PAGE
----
Edison and Muenke acknowledged that their small study of case reports, which lacks a comparison group of babies whose mothers did not take statins, does not rule out other causes. But, they write, their findings represent "a meaningful signal that deserves further attention." Edison says she will discuss the results with the FDA panel.

Difficulty showing a connection

Determining whether statins cause birth defects will be difficult, says Lewis Holmes, director of the Antiepileptic Drugs Pregnancy Registry at Massachusetts General Hospital. Relatively few women take statins during pregnancy, and if only a small percentage of their babies are affected, "it's going to take a long time to nail it down," he says. One way to get answers, Holmes says: Have the FDA require makers to track OTC statin use by pregnant women, Holmes says.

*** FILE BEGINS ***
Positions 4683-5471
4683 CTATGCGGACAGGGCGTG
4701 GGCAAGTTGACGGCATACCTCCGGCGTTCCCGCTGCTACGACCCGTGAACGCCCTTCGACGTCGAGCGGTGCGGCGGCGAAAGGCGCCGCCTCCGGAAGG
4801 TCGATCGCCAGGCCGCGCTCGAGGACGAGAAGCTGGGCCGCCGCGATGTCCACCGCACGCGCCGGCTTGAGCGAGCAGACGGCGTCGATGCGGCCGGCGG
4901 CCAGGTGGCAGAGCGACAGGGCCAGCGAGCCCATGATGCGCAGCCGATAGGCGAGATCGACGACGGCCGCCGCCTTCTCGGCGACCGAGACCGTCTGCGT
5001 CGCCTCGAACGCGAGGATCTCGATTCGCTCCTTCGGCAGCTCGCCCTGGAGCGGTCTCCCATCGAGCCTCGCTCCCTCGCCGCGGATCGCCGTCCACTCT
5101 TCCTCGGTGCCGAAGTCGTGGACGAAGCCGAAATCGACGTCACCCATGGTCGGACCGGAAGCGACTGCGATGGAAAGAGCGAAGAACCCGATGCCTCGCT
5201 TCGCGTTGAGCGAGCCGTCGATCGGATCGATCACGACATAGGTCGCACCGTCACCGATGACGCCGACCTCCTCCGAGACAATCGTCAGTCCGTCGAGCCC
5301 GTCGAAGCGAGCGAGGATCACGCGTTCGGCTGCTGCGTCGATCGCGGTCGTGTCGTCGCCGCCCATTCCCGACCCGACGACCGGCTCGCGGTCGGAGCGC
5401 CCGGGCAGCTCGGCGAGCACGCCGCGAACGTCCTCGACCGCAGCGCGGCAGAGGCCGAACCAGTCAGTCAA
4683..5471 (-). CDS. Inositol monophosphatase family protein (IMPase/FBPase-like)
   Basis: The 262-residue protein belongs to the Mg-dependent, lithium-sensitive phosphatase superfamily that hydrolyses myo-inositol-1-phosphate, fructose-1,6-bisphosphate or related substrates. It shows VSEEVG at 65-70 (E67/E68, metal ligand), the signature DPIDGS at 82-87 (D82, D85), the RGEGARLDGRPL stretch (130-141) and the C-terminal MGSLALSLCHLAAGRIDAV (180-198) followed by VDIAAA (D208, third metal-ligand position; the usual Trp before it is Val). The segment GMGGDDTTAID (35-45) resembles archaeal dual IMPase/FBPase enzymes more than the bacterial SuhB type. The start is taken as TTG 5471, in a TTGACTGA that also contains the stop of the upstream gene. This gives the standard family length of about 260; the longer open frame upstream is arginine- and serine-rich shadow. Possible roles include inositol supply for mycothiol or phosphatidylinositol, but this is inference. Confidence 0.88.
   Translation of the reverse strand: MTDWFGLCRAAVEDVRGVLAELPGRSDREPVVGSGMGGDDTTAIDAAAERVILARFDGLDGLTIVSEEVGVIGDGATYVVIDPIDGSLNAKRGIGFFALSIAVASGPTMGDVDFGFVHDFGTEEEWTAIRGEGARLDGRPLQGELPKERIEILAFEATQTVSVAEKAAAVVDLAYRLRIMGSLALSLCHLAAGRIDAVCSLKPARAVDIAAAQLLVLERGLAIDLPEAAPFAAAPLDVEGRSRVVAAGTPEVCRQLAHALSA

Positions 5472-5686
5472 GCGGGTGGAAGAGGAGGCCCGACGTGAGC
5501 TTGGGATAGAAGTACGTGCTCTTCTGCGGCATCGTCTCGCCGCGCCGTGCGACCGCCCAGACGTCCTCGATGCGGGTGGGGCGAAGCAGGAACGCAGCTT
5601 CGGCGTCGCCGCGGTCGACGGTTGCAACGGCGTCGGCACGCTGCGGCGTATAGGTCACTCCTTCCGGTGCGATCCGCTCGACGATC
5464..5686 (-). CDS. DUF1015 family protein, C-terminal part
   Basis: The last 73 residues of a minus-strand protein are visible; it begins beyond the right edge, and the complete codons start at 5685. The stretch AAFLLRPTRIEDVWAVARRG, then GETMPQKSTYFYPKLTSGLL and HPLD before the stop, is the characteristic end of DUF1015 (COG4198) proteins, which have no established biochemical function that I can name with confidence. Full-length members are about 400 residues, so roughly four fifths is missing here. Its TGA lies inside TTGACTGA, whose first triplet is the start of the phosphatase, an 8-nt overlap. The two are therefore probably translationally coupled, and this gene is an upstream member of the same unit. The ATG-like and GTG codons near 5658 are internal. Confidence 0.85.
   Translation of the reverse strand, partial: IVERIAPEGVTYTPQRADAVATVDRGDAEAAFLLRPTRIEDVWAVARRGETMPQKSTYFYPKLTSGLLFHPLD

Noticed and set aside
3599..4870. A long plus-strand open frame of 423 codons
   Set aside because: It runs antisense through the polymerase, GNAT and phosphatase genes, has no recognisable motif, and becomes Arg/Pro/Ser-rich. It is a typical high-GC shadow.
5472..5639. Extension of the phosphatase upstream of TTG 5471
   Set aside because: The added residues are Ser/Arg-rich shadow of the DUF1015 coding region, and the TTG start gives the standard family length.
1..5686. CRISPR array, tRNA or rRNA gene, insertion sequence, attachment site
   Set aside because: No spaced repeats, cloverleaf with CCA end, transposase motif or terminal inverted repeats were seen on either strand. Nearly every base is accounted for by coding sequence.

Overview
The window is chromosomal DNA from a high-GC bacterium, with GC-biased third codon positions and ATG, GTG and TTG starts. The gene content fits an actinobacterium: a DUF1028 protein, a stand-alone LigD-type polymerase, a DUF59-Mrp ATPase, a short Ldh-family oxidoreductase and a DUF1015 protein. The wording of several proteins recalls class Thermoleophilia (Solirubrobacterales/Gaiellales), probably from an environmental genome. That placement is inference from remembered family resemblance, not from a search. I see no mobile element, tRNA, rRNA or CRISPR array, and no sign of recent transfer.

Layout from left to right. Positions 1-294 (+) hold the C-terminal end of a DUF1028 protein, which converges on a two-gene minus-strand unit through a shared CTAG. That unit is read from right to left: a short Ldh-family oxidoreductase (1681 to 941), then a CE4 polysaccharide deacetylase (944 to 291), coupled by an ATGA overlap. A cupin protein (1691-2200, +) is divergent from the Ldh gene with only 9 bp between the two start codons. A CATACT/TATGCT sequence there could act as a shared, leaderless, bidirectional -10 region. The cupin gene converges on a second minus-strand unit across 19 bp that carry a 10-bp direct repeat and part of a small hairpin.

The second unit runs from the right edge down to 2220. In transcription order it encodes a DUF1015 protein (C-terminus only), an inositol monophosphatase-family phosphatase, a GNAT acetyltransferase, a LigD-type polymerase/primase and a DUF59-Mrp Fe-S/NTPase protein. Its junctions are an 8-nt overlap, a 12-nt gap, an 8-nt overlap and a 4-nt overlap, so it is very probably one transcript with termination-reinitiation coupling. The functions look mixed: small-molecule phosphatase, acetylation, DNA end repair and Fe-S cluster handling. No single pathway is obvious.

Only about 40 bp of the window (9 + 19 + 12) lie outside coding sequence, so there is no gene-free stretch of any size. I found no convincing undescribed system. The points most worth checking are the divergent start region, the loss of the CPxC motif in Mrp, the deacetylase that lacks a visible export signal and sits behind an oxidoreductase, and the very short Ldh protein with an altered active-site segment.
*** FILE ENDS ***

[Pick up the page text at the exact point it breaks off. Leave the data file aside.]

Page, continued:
Braddock, a University of Missouri pediatrician, has asked the National Institutes of Health to finance research he thinks could answer the pregnancy question. The study would enroll 90 pregnant women who had taken statins. For comparison purposes, the study also would enroll pregnant women who did not take statins.

Once their babies were born, doctors would examine them for even the subtlest of abnormalities that might or might not track with statin use.

Meanwhile, Sonja Rasmussen, a medical geneticist at the Centers for Disease Control and Prevention, says the CDC's National Birth Defects Prevention Study plans to investigate the possible connection between statin use in pregnancy and birth defects.

Researchers with the project, one of the largest birth-defects studies ever done, have interviewed more than 18,000 mothers of babies with and without birth defects, Rasmussen says. But, she says, the study does not yet include enough women who took statins while pregnant "to provide a meaningful analysis of the risks."